As we look down the road to renewal we must ask ourselves certain questions. Will it work? What are the risks? Will Banks give loans to the buyers of the $1 row homes? The third question is what may throw a monkey wrench into this plan. Banks are failing and the ones that aren't probably won't want to finance home improvement loans to first time buyers who are taking, for lack of a better term a City Handout. Well, we're looking to our City Government to sell Row Homes its owns for $1 so lets look to the Feds to help finance the renovations. HUD, FHA, First Time Buyer Tax Credit, Economic Bailout Money, Historic Housing Credit, these are just some of the Federal Programs and Services that can make this proposal a reality.
So Whatever Happened to the Dollar Row Home? Why did it go away? Because it worked, that's why.

8 comments:

Gary said...

I 100% agree. This was a great plan and I think it should be re-implimented, city-wide. A friend of mine pointed out "well there has been inflation since the 80's so they might have to be more like $5 houses." But I think that's missing the point - the point is to get people to fix up abandoned homes and live in them (creating communities), not to make any money.

Also, as a side note, William Donald Shaeffer is the best politician this city has ever had...

Michael Lantz said...

Fells Point looks good.It seems like Fells Point and Canton are the only two stable places in the city to live.I agree that we need another mayor like William Donald Schaeffer again running the city.

Michael Lantz said...

I would like to see Baltimore City come back.I believe that Baltimore City need leadership like it had in Former Mayor William Donald Schaefer.

James said...

Sounds like a good idea to me. I wouldn't really include Remington on that list though. From what I can see it's doing pretty well all by itself. Lots of new residents moving in, and lots of asking prices higher than the houses probably warrant. To me Remington stands in stark contrast to Reservoir Hill. The former is frankly a pretty ugly neighborhood which is on the upswing because it is very safe, and has good access to retail (via Hampden). R.H. on the other hand is a truly gorgeous neighborhood which seems to be in continual decline because of crime and lack of access to retail. Of course another factor is the cost of renovating. Even if you a buy a house for a buck in R.H., it is probably going to cost you upwards of 300K to fix it up. If you can afford that you are probably going to choose a neighborhood that doesn't have so far to go before it climbs back into the healthy category. Where as in Remington, most of the houses were never vacants, and are small enough that they can be rennovated for a much more modest sum. That said, I like the idea.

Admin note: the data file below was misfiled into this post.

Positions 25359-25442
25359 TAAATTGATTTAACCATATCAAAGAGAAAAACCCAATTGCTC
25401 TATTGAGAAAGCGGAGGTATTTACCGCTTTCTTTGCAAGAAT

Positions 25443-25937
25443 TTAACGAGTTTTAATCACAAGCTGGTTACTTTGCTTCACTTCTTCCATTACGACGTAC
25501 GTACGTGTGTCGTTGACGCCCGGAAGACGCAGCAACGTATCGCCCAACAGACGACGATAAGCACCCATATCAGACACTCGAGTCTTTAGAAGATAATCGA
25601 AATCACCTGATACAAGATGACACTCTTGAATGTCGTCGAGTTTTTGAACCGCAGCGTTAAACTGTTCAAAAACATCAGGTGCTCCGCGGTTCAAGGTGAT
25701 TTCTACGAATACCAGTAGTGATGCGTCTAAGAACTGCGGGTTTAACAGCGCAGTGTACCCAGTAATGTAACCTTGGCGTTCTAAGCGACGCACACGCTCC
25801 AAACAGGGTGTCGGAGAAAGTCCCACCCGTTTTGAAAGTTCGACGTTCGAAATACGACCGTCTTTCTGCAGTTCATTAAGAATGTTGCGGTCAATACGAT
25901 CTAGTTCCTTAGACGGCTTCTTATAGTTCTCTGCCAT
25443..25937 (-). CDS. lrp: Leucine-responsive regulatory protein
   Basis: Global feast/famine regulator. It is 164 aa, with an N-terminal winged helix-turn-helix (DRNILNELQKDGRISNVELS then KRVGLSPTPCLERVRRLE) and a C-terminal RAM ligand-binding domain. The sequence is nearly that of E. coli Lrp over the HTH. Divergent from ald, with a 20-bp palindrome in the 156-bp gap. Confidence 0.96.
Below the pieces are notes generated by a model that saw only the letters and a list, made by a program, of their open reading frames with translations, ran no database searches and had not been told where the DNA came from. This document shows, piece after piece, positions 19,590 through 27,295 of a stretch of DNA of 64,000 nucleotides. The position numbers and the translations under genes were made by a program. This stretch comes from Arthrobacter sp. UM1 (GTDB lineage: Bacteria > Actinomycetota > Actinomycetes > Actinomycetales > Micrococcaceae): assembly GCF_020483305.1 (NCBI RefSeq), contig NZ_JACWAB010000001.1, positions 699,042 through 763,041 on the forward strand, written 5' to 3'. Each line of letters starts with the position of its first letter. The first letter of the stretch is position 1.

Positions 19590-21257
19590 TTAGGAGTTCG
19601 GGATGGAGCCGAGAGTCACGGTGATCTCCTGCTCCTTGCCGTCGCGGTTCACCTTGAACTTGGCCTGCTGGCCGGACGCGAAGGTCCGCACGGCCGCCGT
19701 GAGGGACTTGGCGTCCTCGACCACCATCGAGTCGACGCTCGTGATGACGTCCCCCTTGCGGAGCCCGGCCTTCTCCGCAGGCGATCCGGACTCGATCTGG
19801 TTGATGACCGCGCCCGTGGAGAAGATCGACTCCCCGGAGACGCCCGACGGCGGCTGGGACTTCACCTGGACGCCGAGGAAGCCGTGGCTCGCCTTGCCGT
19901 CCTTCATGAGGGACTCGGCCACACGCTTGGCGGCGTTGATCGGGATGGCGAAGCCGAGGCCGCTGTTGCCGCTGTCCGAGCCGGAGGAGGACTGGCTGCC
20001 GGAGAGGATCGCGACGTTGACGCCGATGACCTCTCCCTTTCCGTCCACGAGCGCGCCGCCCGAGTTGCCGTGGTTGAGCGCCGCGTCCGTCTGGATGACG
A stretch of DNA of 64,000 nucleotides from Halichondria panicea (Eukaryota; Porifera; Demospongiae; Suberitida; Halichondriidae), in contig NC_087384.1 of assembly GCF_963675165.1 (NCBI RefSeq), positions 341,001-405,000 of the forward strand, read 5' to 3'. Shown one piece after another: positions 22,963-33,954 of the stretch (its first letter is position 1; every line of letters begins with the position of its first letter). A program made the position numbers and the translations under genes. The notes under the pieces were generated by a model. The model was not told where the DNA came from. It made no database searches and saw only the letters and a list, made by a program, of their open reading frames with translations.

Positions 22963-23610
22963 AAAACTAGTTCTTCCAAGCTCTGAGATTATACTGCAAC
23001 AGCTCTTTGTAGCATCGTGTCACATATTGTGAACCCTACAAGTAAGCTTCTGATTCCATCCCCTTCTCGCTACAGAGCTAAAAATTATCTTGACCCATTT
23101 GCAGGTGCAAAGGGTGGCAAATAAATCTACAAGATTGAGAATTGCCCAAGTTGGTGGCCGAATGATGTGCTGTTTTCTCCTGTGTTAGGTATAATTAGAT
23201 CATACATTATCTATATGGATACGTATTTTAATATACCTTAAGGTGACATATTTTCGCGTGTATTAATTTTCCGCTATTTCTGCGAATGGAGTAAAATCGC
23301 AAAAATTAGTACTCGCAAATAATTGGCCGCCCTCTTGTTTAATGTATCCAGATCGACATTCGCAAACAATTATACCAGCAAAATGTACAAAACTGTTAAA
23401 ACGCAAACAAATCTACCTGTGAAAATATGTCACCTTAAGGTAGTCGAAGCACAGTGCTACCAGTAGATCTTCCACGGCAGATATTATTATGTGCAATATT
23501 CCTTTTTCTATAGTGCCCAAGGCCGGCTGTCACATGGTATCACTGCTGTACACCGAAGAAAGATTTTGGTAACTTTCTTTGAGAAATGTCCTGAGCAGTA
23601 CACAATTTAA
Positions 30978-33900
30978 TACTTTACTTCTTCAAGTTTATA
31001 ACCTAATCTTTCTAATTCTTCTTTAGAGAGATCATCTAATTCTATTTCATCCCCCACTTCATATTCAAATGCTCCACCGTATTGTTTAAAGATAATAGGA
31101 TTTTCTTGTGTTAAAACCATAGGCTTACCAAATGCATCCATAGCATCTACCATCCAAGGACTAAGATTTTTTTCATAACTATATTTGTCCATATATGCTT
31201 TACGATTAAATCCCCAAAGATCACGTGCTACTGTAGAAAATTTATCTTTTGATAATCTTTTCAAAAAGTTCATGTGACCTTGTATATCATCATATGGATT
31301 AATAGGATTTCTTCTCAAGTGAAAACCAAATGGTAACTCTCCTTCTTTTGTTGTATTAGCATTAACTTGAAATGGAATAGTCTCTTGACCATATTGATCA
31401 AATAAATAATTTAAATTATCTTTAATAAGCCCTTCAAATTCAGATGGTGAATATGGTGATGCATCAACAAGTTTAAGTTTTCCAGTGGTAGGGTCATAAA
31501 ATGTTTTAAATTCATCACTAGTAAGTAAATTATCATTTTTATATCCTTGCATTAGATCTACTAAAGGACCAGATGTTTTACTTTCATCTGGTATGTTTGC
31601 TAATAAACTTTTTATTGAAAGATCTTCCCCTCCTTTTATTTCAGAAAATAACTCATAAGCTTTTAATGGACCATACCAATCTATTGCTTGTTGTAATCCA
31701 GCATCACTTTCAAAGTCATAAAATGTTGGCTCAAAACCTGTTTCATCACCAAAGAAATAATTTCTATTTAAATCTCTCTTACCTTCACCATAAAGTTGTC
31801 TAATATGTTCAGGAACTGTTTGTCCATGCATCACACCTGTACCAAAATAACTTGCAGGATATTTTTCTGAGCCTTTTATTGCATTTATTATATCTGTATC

Anonymous said...

Excellent summary of a plan that could be reinvoked any time to bring dead neighborhoods back to life. There should also be a special incentive to attract law enforcement people. Having policemen sprinkled throughout would go a long way to instilling a sense of safety.

MA said...

The dollar homes, however, only worked, according to many, because the city owned entire blocks; entire neighborhoods. Therefore, when you have people fixing up an entire block, the neighborhood foresees quick change from gritty to well-maintained. If the dollar homes were reinstated, only parts of blocks would be restored, while many would not be renovated by those who already live on that block, as they likely don't have the resources that those in the dollar program would have. The program would probably not do as well as it did, however, it would probably have some, but likely limited, success.

karim said...

I believe you hit the right points and I share your same opinion. My question is what programs are available through the city to acquire some of these houses for someone like myself home want to not only help the city but acquire a property for a low non having to get a bank to finance me. But give me a chance to fix it up and get a head.

Politicalbear said...

I think there have been three attempts to sell off city housing, but the programs have failed because theyn have been geared to the developers, and no developer is going to risk going into a decaying neighborhood. However, there is an army of pioneers willing to spend their own sweat equity to make a home for themselves. I think it would be possible for the city to wipe out its backlog of houses in a couple of years with a $10 program, so long as the program gives people the time to make the places habitable on their own.